The young woman turned once, looked back at Father Paul, then quickly resumed her gaze towards the wide windshield where two long headlights pierced the dark. A tingle moved up through the bottoms of his feet.

In roughly twenty-minute intervals, the bus passed through Masculine and Wapello, dropped a passenger in Burlington, then got on US-34 W. A little after ten, on the outskirts of Mt. Pleasant, the driver pulled off the road and into the scarred lot of a kind of roadhouse. He parked, turned off the engine, stood facing the passengers, and clapped his hands twice.

“Folks,” he said in a loud voice. “This here will be the last stop until morning where you can get off for grub or something to drink.” He pointed. “Ticket window and diner on that side of the building are closed, but the bar portion has hot dogs, snacks, what-not.” He lifted his wrist and regarded his watch. “We only got fifteen minutes, so best get a move on.”

Perhaps half the passengers followed him off the bus, the young woman leading the way and Father Paul at the rear of the group. He entered the honky-tonk’s swinging doors in time to see the young woman and a couple other passengers go into the restroom hallway at its rear, and he joined a line with the others in front of the bartender. It was Saturday night, and the small space was packed tight, its stools and handful of tables all occupied. There was a steady din of voices, and several couples danced in front of a jukebox playing country music in the corner.  Father Paul had been in only a few bars in his lifetime, and never one like that.

The line inched forward until he was at the front. He ordered a ginger ale, then saw the young woman approaching from the restrooms, worming her way through the crowd. She assumed the position behind him, and he sucked in his breath.

“Shit,” she said. “Shit, shit, shit.”

He turned around, saw her patting the pockets of her overcoat, and said, “Excuse me.”

She looked up at him. The young woman’s skin was the color of cashews, her eyes the same brown as her hair. She said, “I left my wallet on the bus.”

“What would you like?”

She cocked her head, and the same tiny smile as earlier crept across her lips. “I’d take a beer.” She paused. “If it’s not too much trouble.”

The bartender brought over his ginger ale. Father Paul ordered a draft beer and put down money while the bartender poured it. He and the young woman moved a step to the side so the line could advance. The bartender extended the full glass their way, and the young woman took it.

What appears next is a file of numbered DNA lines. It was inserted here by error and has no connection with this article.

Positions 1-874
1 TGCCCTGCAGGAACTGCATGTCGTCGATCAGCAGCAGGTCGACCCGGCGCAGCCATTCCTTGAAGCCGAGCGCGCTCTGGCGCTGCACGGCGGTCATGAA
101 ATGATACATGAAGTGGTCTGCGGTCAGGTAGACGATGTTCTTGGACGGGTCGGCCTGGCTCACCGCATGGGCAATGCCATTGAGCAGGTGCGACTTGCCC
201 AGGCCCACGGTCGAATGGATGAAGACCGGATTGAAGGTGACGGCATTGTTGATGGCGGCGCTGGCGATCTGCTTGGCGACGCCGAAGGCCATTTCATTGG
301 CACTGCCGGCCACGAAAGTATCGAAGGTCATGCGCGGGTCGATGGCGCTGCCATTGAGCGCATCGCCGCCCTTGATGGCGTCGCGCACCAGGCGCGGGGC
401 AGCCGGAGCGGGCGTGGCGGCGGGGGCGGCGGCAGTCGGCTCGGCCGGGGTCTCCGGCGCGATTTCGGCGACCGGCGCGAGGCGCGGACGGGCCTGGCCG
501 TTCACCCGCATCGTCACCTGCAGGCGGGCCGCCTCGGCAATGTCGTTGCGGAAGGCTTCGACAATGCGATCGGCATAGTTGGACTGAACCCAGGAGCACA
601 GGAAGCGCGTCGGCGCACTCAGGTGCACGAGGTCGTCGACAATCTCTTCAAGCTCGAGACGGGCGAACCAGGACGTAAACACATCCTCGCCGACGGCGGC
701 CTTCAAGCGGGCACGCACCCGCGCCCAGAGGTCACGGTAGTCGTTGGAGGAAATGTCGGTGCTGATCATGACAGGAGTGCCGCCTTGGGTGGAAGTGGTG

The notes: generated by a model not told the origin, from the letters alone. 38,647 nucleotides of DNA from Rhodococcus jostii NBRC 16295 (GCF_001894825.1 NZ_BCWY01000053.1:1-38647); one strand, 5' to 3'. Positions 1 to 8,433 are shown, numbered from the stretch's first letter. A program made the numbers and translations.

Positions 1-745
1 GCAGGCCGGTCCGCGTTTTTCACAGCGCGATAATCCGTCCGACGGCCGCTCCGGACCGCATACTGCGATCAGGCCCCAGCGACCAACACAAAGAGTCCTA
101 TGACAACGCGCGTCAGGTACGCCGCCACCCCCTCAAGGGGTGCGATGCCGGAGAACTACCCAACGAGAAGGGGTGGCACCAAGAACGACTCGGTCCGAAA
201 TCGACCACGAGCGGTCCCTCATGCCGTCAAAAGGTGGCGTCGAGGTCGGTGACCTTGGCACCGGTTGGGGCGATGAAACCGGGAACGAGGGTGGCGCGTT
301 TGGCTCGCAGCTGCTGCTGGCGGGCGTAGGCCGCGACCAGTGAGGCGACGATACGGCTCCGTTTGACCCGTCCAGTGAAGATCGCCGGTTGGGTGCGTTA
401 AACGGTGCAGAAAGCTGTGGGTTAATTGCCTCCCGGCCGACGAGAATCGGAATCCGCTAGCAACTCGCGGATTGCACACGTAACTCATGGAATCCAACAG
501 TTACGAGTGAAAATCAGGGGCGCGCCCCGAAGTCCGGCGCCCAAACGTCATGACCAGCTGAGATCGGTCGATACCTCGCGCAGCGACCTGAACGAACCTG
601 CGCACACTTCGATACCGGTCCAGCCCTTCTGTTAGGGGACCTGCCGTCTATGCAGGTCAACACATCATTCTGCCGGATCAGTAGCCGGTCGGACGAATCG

She looked at Father Paul with those eyes, sipped, and said, “Thank you.”

He made himself nod.

Her eyes traveled around the room until they settled on his again. She asked, “Where you coming from?”

“Detroit. You?”

“Davenport.” She took another sip. “Been to visit my mother. She’s in a nursing home. I come every couple of weeks, but it’s never enough for her.” She gave a little huff. “Mothers, you know.”

He nodded. “I do, yeah.”

“Where you headed?”

He took an unsteady sip from his own glass, then said, “Dunbar, Nebraska. Moving there.”

Her eyes widened, and she clapped her free hand to her chest. “Good Lord, no. I live in Dunbar. It’s in the godforsaken middle of nowhere.”

At an utter loss, he shrugged. Already, it was longer than he’d ever spoken to a woman his age. The tingle in his feet had moved up into his ankles. She extended her beer, he clinked it, and they both set their glasses on coasters the bartender had slid in front of them. The music on the jukebox changed. Father Paul recognized Willie Nelson’s voice: a slow ballad.  

The woman closed her eyes briefly, and her next smile was fuller. She said, “I love this song.”

The bus driver’s voice shouted from near the swinging doors announcing their departure in five minutes, and the crowd grew tighter around them. The young woman was pushed behind Father Paul, and a moment later, he felt her hands slip into his trouser pockets. He stiffened. She lay her head against the top of his back and began to sway with the music. Very faintly, he could feel and hear her humming along with it.  The scent of lavender came from her hair. His eyes blinked rapidly in his mirrored image behind the bar, and he kept both of his hands flat on the bar. Ever so slightly, the young woman’s right fingertips began moving below his hip short of the rosary beads, and Father Paul went completely rigid.

The bus blew its horn three times, passengers began moving towards the bar’s doors, and as suddenly as they’d entered, the young woman’s hands left his pockets. In the mirror, he saw her join the retreating travelers. He remained where he was, staring at his startled reflection, 

waiting for his breathing and heart to slow. When the bus gave two more urgent horn blasts, he finally pushed his way through the crowd, and trotted out to it.

As he boarded, he kept his gaze down but could see that the young woman had freed up the seat next to her, moving with her satchel to the one on the inside. Father Paul walked quickly to his own seat, took the rosary from his pocket, and began praying. He recited the rote words faintly and without concentration, training his eyes on the rosary’s dim shape draped over his thigh as he moved from one wooden bead to the next.